Today we are going to talk about the varietyof approaches to the software development process.
As you may know, the project development startsoff with choosing an appropriate software development methodology.
So, how do you decide which one fits yourproject needs best? This is actually why we are all here.
In today's topic, we are going to discuss5 different developmental philosophies and how to choose the best one especially foryou.
First of all let's clear out what softwaremethodology means.
You can call it software development methodology,or a software development process, but it will always mean the same thing -splittingsoftware and building work into different stages with certain activities for the purposeof more effective planning and management.
So what are these stages? Well, they are requirements, design, implementation,testing, debugging, deployment, and maintenance.
Usually, all of them are present in any typeof methodology.
But the stages can be mixed up in many waysand this makes the difference.
There are numerous software development methodologiessuch as Waterfall, Cleanroom, Rapid Application Development, Team Software Process , PersonalSoftware Process, Scrum, Kanban, Extreme Programming, and dozens of other.
After years of experience we have formed outour own opinion on the methodologies’ efficiency and have chosen 5 of them to use in our weband app development process.
And today we want to tell you about them.
Let’s start with Waterfall.
The waterfall or traditional methodology isa software development process flowing steadily downwards through the stages of "conception,initiation, analysis, design, construction, testing, production, and maintenance".
Although one may call this methodology obsolete,it's still widely used among developers.
It suits pretty good for a small applicationwith clear-cut instructions which needs about 100 hours for its implementation.
But if you suspect that you may have a lotof changes in your product, this methodology becomes very clumsy.
Scrum is the complete opposite of Waterfall.
It's an agile iterative development strategywhich suits huge projects perfectly.
The workflow is organized in a way that top-prioritytasks are implemented first.
All the process is divided into iterations,called Sprints, which usually last for 2-4 weeks.
Thanks to such a workflow you can get a readyto use product or a piece of functionality at the end of each Sprint.
Scrum allows changes to a product's requirementseven at terminal stages of development, which may save your time and money.
It is perfect for heavyweight projects withunclear requirements and constantly emerging changes to a plan.
Kanban is one more example of agile methodology.
However, it differs a lot from Scrum.
The main priority is given to milestones ratherthan velocity, the progress here is visual, illustrating each stage of work.
In Kanban, the team is only focused on thework which is currently in progress.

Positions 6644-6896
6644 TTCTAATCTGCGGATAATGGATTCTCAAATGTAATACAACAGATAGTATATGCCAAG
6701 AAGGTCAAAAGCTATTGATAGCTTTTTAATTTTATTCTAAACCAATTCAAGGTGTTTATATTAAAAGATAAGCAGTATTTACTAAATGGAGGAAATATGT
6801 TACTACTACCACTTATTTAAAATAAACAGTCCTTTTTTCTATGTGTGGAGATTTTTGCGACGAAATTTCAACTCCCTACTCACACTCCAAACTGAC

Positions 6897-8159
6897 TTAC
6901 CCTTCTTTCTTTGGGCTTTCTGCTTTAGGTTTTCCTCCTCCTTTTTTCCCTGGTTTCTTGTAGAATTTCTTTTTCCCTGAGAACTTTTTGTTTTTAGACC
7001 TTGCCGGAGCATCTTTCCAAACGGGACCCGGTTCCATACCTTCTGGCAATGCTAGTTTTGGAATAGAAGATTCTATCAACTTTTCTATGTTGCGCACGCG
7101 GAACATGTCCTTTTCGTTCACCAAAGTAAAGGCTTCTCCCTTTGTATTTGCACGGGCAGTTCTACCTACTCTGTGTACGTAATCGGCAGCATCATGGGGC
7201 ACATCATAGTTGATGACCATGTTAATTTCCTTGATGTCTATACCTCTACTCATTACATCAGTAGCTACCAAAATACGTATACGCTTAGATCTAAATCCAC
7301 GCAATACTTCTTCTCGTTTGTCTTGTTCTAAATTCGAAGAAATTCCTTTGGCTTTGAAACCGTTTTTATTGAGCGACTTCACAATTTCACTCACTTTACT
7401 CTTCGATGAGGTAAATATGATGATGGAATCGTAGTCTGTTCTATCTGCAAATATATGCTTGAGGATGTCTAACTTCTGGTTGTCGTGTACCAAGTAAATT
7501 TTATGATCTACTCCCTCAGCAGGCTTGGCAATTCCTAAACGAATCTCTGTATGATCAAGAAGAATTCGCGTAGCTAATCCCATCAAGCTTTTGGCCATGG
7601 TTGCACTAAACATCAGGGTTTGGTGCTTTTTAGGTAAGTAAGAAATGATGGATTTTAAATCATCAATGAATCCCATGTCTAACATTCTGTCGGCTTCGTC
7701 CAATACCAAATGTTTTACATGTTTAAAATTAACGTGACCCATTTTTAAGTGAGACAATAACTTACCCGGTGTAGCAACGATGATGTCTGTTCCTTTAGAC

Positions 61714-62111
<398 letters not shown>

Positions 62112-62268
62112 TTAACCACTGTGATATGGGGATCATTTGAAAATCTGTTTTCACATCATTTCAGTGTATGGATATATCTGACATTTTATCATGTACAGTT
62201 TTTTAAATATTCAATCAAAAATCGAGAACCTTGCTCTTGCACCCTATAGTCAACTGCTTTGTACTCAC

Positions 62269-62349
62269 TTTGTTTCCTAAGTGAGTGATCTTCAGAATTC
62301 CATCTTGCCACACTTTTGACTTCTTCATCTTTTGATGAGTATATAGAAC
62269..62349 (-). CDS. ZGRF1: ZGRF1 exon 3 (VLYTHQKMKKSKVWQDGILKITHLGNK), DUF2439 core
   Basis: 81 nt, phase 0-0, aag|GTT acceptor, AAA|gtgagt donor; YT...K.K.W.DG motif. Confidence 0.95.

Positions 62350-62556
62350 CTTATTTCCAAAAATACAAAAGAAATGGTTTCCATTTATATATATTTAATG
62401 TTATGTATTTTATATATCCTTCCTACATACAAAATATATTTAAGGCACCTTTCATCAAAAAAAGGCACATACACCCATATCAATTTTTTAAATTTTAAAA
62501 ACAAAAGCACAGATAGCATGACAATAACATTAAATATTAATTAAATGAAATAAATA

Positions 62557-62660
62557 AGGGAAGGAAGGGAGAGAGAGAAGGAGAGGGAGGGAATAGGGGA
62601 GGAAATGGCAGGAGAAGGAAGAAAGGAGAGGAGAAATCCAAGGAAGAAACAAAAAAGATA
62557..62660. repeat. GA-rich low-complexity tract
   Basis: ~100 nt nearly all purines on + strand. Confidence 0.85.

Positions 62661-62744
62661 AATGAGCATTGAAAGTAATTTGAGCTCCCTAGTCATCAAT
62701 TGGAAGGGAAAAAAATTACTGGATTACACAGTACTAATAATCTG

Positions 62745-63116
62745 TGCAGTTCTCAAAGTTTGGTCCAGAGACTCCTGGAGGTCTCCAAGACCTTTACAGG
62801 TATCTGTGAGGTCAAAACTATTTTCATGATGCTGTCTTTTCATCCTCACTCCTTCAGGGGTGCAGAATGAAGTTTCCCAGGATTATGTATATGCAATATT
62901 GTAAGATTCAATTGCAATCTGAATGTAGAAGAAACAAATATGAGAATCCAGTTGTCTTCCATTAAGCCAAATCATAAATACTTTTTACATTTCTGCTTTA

After finishing one task, it picks up anotherfrom the top of the backlog.
Each task is estimated according to how muchtime it takes starting from its initiation till the moment it's shipped.
Using such a cycle metric the team can planand predict the product’s delivery pretty clearly.
Kanban is good for complex projects with rapidlyemerging changes to requirements.
It can be really cost-saving if you have anexperienced team for your project.
The next approach we want to tell you aboutis Scrumban.
As its name shows, Scrumban is a combinationof the two previous philosophies.
Some teams try to blend the ideas from thesetwo for maximum efficiency, such as the fixed length iterations and roles from Scrum, andcycle time with the focus on the work in progress from Kanban.
The main advantages of this methodology are:minimal planning an estimation of the team members, and teamworkin general which accelerates the development processlittle daily meetings that allow to find problems immediatelyretrospective practice which allows to learn from your mistakes and achievements Scrumban is a little more expensive than clearKanban but still cheaper than pure Scrum because of its shorter iterations and faster productdelivery.
This mixed methodology is a good choice forcomplex projects if saving money is not your main priority.
The last one for today is XP or extreme programming.
As its name hints, this methodology is usedto develop a high-quality software in a shaky environment.
All the beneficial practices from traditionalsoftware development are taken to an extreme level here.
Twice more code reviews and more human resourcesto provide the pair-coding are used to deliver an excellent quality product within this methodology.
You will surely get a great product, but itmay take you longer because of more often reviews and cost you much more because ofbigger ammount of specialists.
But, XP is undeniably great for complex solutions.
Well, we hope that now all these terms arenot just words for you and you got a clearer picture on the topic! For deeper understanding, read the articleat our Cleveroad Blog.
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